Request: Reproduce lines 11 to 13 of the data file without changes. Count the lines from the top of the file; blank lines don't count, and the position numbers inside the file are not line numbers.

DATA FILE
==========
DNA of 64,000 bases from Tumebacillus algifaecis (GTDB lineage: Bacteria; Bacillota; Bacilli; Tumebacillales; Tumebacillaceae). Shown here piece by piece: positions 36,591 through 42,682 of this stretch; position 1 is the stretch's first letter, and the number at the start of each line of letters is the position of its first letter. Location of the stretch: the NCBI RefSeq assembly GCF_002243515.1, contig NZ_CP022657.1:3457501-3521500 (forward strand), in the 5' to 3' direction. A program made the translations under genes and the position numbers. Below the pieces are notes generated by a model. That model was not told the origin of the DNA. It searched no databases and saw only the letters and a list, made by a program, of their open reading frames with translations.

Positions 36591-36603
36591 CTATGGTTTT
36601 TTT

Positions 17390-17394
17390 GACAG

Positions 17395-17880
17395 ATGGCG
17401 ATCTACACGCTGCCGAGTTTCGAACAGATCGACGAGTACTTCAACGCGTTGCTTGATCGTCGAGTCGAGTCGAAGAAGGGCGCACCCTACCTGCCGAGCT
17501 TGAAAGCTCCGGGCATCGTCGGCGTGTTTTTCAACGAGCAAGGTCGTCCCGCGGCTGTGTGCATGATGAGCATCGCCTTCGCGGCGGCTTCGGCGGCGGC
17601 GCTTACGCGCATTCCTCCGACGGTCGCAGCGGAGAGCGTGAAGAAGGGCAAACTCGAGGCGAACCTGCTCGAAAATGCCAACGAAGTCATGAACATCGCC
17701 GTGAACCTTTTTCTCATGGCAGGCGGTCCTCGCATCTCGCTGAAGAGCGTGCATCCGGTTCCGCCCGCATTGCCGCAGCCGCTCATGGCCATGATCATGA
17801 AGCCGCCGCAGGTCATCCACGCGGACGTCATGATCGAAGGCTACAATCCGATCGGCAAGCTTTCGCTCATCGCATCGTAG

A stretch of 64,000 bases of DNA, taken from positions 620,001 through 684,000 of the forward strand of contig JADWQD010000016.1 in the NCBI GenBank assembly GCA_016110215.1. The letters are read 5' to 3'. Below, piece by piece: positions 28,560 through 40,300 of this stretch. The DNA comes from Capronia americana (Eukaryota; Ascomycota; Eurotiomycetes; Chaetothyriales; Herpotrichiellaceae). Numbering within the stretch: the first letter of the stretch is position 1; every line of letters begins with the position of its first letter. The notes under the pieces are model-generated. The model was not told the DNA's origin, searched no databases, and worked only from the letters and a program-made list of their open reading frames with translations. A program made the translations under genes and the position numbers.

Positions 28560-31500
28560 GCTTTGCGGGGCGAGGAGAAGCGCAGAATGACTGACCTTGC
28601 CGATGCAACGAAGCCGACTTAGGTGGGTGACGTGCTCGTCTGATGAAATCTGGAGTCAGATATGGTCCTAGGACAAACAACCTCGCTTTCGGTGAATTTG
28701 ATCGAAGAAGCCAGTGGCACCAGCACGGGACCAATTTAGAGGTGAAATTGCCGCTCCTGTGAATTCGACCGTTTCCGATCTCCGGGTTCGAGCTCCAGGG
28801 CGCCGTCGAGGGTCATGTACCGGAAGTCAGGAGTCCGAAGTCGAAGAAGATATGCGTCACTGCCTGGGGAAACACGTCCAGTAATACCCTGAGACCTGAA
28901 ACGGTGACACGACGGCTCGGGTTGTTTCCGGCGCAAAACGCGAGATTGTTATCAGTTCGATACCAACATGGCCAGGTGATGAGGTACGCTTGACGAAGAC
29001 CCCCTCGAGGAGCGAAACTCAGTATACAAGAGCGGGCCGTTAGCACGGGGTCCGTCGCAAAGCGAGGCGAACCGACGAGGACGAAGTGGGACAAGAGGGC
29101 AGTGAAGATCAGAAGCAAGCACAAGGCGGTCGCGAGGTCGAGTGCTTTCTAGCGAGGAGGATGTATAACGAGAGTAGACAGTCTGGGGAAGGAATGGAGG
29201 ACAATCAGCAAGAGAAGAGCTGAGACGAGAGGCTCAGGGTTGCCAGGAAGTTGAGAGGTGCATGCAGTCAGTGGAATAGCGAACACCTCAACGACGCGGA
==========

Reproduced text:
17601 GCTTACGCGCATTCCTCCGACGGTCGCAGCGGAGAGCGTGAAGAAGGGCAAACTCGAGGCGAACCTGCTCGAAAATGCCAACGAAGTCATGAACATCGCC
17701 GTGAACCTTTTTCTCATGGCAGGCGGTCCTCGCATCTCGCTGAAGAGCGTGCATCCGGTTCCGCCCGCATTGCCGCAGCCGCTCATGGCCATGATCATGA
17801 AGCCGCCGCAGGTCATCCACGCGGACGTCATGATCGAAGGCTACAATCCGATCGGCAAGCTTTCGCTCATCGCATCGTAG